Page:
Cactus “Guts” Clean Water

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(Photo credit: Stan Shebs,Wikipedia/Creative Commons: Attribution-ShareAlike 3.0)

By Seren Nurgun, Staff Writer for Save The Water™ | April 27, 2016

As global water safety issues continue to increase in complexity, scientists have increased their efforts to research alternative solutions. A joint Yale University and University of Virginia study published in 2008 concluded that the Prickly Pear Cactus (Opuntia spp.) contains special properties that allow the plant to naturally filter out certain water contaminants (Miller et al., 2008). Dr. Norma Alcantar and her team at the University of South Florida have also studied this relationship and found similar results. The mucilage of a cactus is composed of its “inner guts” (American Chemical Society, 2016). Dr. Alcantar explains:

We found there is an attraction between the mucilage of cactus and arsenic…The mucilage also attracts sediments, bacteria and other contaminants. It captures these substances and forms a large mass or ‘floc’ that sort of looks like cotton candy. For sediments, the flocs are large and heavy, which precipitate rapidly after the interaction with mucilage. (American Chemical Society, 2016, para. 3)

This method has been utilized before. According to Dr. Alcantar, “Latin American communities once used the cactus (Opuntia ficus indica) to filter water…But this is ‘knowledge that is almost gone’ in Mexican homes” (Cunningham, 2005, para. 2).

Because the most rural areas in the world are less likely to have clean water sustainably available , technological advancements in this particular field must be practical and effective. By studying how this process works in the cactus, scientists may be able to identify the exact mechanisms and apply them to a potentially large-scale water treatment solution. “Drinking water treatment typically includes coagulation, sedimentation, filtration, and disinfection. Coagulation is a critical step in water treatment processes not only because it removes particles but because it is also removing the microorganisms that are often attached to the particles” (Miller et al., 2008, p. 4274). The removal of potentially harmful microorganisms can lead to greater human health.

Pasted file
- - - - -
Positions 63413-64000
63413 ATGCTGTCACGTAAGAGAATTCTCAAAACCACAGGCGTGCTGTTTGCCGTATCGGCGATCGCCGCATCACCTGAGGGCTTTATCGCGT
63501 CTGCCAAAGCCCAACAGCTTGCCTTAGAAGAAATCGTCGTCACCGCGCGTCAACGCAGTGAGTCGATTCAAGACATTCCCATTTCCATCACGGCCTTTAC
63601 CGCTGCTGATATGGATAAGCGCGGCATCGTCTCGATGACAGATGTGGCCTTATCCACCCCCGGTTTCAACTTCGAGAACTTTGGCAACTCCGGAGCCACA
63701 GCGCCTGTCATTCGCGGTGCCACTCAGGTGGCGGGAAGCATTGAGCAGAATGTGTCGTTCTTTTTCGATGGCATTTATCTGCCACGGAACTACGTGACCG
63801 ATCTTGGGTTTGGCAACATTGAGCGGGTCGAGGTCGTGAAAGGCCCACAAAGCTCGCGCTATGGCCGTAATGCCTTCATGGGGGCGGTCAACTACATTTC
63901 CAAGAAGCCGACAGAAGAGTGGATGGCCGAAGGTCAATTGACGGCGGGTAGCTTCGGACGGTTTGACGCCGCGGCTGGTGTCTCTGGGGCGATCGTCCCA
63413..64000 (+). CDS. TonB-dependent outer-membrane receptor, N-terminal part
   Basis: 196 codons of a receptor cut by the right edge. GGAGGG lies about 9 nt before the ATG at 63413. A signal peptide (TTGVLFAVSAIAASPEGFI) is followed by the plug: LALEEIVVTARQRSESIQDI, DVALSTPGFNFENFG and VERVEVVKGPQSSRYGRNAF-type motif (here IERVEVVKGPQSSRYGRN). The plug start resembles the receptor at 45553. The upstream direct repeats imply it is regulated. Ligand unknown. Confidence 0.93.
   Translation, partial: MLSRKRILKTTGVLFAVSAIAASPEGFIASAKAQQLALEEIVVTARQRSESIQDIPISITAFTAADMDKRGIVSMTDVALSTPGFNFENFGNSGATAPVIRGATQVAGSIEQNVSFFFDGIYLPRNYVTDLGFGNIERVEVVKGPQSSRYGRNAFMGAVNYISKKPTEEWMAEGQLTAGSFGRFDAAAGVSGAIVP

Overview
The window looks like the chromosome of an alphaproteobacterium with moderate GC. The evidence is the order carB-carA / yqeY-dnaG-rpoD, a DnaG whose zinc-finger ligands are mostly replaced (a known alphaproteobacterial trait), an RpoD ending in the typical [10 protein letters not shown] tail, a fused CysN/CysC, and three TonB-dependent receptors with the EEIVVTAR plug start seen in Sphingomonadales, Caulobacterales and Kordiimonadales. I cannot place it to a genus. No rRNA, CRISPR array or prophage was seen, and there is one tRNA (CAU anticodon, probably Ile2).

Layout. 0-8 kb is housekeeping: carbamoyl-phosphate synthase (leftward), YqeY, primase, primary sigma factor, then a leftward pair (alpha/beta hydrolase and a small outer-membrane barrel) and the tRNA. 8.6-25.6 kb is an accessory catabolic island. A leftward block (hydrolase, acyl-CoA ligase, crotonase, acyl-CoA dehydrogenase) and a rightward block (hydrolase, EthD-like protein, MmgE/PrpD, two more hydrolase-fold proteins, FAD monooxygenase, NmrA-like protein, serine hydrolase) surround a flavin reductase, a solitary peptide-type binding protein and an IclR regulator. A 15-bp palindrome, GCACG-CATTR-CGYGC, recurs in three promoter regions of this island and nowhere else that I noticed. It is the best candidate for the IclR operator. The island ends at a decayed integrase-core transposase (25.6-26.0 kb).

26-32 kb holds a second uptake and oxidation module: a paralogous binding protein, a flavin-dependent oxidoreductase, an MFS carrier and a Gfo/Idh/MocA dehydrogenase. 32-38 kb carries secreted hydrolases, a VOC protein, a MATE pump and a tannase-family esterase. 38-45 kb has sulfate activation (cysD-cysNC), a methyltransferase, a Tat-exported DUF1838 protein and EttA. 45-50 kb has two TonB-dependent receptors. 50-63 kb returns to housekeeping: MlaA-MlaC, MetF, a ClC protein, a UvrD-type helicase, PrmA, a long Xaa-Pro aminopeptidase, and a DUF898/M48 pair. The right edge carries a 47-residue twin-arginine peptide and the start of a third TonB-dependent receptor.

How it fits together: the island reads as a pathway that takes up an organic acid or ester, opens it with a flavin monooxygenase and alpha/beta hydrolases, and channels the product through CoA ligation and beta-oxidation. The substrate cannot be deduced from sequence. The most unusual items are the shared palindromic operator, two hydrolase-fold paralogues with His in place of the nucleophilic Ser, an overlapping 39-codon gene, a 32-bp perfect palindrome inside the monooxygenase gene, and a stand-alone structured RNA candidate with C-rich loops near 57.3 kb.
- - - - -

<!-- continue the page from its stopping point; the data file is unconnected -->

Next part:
Based on the results of studies that Dr. Alcantar’s team completed, “boiling a slice of cactus and then adding it to unclean water would provide the cheapest and simplest means of cleaning water in places where other technologies are unavailable or unaffordable” (Edwards, 2010, para. 2). Furthermore, because these cacti can mostly be found locally in some areas  affected by contaminated water (arid and semi-arid regions), the implementation of wide-scale use of the plant’s natural capabilities may prove to “contribute to advancing the goal of sustainable water treatment technologies that are themselves sustainable” (Miller et al., 2008, p. 4274).

Save The Water works to provide public awareness to new and innovative technology that can use to help solve problem of water contamination around the world. Using cacti could be a natural and cost effective solution to removing pathogens that are detrimental to human health.

 

 

References

American Chemical Society. (2016, March 13). Desert cactus purifies contaminated water for aquaculture, drinking and more (video). Retrieved from http://www.acs.org/content/acs/en/pressroom/newsreleases/2016/march/cactus-water-purifier.html

Cunningham, A. (2005, September 17). Cactus goo purifies water. Science News, 168(12), 190. Retrieved from http://www.phschool.com/science/science_news/

articles/cactus_goo.html

Edwards, L. (2010, April 30). Common cactus could be used to clean water. Retrieved from http://phys.org/news/2010-04-common-cactus.html

Miller, S. M., Fugate, E. J., Oyanedel Craver, V., Smith, J. A., & Zimmerman, J. B. (2008, April 16). Toward understanding the efficacy and mechanism of Opuntia spp. as a natural coagulant for potential application in water treatment. Environmental Science & Technology, 42(12), 4274-4279. doi:10.1021/es7025054

 

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